Conclusion: A small but significant proportion of patients in IBI for depression experiences side effects, some of them specific to the online format. Patients should be informed about potential side effects prior to the start of treatment and should be encouraged to address these with their online therapist.
Presentation 3: Measuring adverse and unwanted events in psychotherapy
Presentation 4: Divergent Outcomes in Cognitive-Behavioral Therapy and Pharmacotherapy for Adult Depression
Hollon, S.1, Vittengl, J.R., Jarrett, R.B., Weitz, E., Cuijpers, P.
1 Vanderbilt University, USA
Objective: Although the average depressed patient benefits moderately from cognitive-behavioral therapy (CBT) or pharmacotherapy, some experience divergent outcomes. The authors tested frequencies, predictors, and moderators of negative and unusually positive outcomes.
Method: Sixteen RCTs comparing CBT and pharmacotherapy for unipolar depression in 1,700 patients provided individual pre- and post-treatment scores on the Hamilton Depression Rating Scale (HAM-D) and/or Beck Depression Inventory (BDI). The authors examined demographic and clinical predictors and treatment moderators of any deterioration, reliable deterioration, extreme nonresponse, superior improvement, and superior response using multilevel models.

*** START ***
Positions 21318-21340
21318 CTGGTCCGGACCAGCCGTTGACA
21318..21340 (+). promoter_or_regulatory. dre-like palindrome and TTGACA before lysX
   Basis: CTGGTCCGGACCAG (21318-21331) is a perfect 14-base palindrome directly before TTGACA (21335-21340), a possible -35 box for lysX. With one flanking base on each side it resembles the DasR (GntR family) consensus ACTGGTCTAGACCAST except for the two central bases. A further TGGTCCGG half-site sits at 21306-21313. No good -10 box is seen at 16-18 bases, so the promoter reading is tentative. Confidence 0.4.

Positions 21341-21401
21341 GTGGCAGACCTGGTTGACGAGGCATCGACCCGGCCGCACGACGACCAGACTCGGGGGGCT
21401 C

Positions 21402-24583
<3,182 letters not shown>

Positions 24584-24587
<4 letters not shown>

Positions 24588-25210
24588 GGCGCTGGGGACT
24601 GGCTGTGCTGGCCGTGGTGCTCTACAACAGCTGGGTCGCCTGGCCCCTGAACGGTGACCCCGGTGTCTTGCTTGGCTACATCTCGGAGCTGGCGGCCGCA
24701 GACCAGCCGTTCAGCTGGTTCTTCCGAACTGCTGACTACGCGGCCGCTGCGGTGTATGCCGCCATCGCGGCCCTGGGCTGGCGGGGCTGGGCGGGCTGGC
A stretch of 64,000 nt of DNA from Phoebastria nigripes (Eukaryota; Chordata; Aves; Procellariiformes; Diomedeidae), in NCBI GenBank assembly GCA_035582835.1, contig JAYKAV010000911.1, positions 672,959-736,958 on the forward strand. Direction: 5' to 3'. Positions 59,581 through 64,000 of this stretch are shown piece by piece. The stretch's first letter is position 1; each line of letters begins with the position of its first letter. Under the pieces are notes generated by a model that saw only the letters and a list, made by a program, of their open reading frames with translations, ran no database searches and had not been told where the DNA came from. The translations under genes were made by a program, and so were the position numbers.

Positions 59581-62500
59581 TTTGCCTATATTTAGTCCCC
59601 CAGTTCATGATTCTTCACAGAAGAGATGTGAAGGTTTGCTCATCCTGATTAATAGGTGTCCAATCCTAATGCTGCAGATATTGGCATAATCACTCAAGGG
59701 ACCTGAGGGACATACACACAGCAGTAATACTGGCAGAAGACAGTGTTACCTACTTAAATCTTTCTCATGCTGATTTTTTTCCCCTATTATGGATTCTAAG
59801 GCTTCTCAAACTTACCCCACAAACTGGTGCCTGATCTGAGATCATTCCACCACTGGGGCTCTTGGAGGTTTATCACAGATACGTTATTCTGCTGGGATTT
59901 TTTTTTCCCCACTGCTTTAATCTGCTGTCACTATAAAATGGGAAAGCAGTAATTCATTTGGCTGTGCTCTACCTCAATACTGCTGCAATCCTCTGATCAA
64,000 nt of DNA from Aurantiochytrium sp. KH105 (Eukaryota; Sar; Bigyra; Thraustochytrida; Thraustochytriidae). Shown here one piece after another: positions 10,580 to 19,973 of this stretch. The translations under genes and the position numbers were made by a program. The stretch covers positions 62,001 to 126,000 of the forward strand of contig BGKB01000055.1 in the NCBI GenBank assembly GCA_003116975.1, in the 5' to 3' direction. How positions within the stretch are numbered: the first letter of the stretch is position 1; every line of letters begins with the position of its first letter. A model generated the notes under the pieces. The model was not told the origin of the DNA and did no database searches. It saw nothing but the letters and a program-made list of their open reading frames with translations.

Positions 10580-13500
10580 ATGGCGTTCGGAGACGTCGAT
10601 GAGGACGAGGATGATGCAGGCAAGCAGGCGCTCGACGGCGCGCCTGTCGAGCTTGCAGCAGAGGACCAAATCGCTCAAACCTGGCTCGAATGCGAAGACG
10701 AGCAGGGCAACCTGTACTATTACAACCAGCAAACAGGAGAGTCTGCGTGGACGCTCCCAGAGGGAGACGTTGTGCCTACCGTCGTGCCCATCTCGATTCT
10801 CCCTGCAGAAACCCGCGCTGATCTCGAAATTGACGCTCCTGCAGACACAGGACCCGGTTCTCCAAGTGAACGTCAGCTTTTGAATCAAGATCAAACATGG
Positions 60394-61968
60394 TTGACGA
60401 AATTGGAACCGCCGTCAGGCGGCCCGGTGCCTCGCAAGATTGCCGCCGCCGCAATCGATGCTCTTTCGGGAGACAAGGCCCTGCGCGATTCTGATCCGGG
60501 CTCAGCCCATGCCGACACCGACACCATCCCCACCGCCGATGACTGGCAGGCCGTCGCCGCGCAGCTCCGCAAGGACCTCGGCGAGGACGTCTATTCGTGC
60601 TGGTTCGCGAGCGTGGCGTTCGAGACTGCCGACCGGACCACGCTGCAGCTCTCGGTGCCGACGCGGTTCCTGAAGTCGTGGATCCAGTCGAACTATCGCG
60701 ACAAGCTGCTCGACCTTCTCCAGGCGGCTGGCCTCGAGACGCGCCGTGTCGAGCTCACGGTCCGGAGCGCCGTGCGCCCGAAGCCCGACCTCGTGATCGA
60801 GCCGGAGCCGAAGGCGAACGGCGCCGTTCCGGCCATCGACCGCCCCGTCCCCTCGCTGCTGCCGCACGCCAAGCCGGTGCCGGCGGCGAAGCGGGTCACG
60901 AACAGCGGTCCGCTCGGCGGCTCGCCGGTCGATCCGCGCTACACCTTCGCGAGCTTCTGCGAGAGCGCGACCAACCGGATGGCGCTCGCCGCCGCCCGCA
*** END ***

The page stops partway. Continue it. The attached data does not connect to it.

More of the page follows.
Results: About 5%-7% of patients showed any deterioration, 1% reliable deterioration, 4%-5% extreme nonresponse, 6%-10% superior improvement, and 4%-5% superior response. Superior improvement on the HAM-D only (OR=1.67) and attrition (OR=1.67) were more frequent in pharmacotherapy than in CBT. Patients with deterioration or superior response had lower pretreatment symptom levels, whereas patients with extreme nonresponse or superior improvement had higher levels.
Conclusions: Deterioration and extreme nonresponse and, similarly, superior improvement and superior response, both occur infrequently in randomized clinical trials comparing CBT and pharmacotherapy for depression. Pretreatment symptom levels help forecast negative and unusually positive outcomes but do not guide selection of CBT versus pharmacotherapy. Pharmacotherapy may produce clinician-rated superior improvement and attrition more frequently than does CBT.